top of page

Healing From Suicide

It's taken me a long time to be able to write about this. My first experience with suicide was when I was 14. A student in my younger brother's class killed herself with her father's gun. Everyone was so incredibly confused, heart broken, and also angry. At first, the finger was pointed to her parents for having a gun in the house. Then it was pointed at her classmates for bullying her. It was all so awful. I remember riding the bus home thinking, "Why is no one pointing the finger at her?"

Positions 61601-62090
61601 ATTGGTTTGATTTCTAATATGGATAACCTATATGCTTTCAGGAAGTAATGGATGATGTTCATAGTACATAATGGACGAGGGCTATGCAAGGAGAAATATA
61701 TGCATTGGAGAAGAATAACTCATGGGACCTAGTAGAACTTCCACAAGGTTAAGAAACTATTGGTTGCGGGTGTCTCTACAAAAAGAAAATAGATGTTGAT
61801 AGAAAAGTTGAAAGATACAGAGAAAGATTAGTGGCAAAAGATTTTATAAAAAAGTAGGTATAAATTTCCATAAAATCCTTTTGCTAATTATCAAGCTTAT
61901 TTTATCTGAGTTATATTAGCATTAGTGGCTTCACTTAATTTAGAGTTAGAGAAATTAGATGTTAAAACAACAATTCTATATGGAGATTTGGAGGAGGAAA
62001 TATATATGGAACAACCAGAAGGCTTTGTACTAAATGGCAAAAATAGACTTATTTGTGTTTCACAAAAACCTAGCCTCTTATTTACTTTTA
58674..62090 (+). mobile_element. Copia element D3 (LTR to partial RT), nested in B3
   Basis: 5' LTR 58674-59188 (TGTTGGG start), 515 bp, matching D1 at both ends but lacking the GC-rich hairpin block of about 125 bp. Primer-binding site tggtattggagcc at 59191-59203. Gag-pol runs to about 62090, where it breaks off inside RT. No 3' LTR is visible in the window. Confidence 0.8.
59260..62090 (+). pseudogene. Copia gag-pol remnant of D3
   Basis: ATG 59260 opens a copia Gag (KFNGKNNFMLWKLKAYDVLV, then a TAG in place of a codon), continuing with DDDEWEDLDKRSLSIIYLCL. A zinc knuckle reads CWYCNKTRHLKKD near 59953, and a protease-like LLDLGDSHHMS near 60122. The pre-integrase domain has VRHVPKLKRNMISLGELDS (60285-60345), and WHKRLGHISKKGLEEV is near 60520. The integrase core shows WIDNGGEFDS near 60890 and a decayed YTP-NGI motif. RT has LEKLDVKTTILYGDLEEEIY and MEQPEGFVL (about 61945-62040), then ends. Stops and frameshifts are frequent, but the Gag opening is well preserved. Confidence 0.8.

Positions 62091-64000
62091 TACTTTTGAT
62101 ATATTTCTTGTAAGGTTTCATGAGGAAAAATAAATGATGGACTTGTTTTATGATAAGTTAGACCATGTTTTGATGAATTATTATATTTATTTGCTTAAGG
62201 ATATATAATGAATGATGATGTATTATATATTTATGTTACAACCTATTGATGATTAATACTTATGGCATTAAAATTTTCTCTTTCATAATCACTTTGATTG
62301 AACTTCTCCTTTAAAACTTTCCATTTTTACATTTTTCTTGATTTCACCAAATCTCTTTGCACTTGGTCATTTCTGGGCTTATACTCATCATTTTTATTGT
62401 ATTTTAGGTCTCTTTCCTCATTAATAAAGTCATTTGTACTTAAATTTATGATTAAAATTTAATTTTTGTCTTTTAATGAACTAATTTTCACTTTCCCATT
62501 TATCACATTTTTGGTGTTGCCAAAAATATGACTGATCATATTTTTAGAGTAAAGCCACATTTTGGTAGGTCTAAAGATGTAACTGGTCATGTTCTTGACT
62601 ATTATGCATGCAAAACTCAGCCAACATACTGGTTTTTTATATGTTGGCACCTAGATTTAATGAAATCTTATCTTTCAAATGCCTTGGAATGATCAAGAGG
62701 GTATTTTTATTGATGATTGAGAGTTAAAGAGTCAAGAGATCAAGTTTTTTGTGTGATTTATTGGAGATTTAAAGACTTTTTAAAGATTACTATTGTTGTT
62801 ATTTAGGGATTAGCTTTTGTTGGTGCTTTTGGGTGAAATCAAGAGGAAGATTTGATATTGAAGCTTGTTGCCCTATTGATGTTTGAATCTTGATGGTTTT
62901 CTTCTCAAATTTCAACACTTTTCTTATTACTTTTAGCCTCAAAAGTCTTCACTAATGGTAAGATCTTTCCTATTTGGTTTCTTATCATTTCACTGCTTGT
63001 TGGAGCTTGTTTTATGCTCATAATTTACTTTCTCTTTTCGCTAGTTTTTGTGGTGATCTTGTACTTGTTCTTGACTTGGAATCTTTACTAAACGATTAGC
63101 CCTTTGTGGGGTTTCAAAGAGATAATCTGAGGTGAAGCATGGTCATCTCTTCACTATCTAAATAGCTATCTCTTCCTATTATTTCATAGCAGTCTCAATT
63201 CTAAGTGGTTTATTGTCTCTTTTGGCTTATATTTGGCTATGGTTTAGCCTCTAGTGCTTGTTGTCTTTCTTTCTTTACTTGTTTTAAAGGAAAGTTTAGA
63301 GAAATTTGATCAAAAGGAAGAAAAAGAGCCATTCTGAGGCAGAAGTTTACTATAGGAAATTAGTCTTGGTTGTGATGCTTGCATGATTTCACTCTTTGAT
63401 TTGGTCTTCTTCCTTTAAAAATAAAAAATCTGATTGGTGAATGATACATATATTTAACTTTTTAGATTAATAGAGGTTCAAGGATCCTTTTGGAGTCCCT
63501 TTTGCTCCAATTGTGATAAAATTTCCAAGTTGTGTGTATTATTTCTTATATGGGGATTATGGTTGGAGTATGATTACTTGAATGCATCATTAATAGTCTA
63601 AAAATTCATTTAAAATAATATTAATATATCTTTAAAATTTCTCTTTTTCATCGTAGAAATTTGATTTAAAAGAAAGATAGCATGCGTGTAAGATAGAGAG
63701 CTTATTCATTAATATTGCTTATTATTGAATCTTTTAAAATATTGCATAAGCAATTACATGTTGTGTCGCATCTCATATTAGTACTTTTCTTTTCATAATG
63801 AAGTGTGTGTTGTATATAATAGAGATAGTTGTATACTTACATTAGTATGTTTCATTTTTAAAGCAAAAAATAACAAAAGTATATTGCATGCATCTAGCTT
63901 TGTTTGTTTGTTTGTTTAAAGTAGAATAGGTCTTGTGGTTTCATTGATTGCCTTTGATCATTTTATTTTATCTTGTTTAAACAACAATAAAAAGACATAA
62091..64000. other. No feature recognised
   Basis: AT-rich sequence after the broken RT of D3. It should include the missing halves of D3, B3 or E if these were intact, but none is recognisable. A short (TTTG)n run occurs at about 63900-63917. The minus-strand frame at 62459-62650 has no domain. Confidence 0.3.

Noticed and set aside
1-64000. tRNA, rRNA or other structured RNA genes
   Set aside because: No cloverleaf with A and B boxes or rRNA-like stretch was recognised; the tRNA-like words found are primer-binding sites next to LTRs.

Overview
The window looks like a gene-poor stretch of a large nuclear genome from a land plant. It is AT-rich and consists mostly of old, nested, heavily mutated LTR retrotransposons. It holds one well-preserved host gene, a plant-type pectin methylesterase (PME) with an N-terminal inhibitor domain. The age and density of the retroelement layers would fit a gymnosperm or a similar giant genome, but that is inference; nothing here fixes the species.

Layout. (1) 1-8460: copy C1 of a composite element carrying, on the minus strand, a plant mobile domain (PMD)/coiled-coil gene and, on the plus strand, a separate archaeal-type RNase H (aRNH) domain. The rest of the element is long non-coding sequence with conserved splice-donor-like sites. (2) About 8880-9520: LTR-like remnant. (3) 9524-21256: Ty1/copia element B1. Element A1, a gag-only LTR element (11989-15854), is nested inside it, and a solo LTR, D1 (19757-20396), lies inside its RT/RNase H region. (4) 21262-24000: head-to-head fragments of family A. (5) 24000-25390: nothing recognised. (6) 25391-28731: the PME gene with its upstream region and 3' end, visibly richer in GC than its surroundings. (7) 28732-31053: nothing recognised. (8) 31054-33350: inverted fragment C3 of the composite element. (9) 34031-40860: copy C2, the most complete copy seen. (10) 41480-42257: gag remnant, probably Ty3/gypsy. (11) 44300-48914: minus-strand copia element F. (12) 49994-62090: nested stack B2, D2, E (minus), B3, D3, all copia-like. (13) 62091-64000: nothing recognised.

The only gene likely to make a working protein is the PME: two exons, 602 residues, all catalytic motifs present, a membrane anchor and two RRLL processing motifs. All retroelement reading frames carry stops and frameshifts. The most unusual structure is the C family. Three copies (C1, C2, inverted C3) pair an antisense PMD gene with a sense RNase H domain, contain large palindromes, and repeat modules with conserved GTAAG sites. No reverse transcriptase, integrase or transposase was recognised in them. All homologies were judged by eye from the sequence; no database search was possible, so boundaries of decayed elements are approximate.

While a student in college, a dear friend of mine sat across from me one evening in a crowded bar and said, "I don't want to live anymore. I don't want to live without her. I'm going to kill myself." I did not accept this statement and replied, "No you're not. She's not worth taking your life over, Mike. She's not worth it. Please don't say things like that." He looked at my and nodded his head like he understood my words, but five minutes later he left our table to go get drinks for me and our other friend without saying anything to us again. Sadly, he didn't come back. The bar was busy and there was a line of people getting drinks. I thought only five minutes had passed, but it could have been ten when we realized he wasn't in the bar. We went on a mad hunt for him all over our college town, but I knew what was happening. This surreal moment in time when I felt he was leaving us, and I couldn't do anything about it. I was running towards the bridge when I heard sirens. It was too late. He jumped off of the Westover bridge and drowned. In one evening, I went from being a happy go lucky teenager to blaming myself for the death of my friend, not knowing how I could ever accept the role that I played in this tragic outcome. The irony of it all was that a year prior to his choice of location, I lost a dog in the same way. My sweet little Sydney had ran away from home with my roommates dog and we couldn't find him. They got caught in traffic, crossing the bridge and didn't know where to go. The bridge towered over a river and a park that had a beautiful trail along the river for people to ride their bikes or walk. There were flower boxes everywhere with tulips and daisies, peonies, and poppies. Apparently, onlookers watched in horror as two dogs, one Shar Pei mix jumped first, and then a small black and white collie mix, Sydney, jumped after her. Somehow, she made it. He did not. Sydney hit one of the flower boxes and died instantly. I'm so thankful he didn't suffer.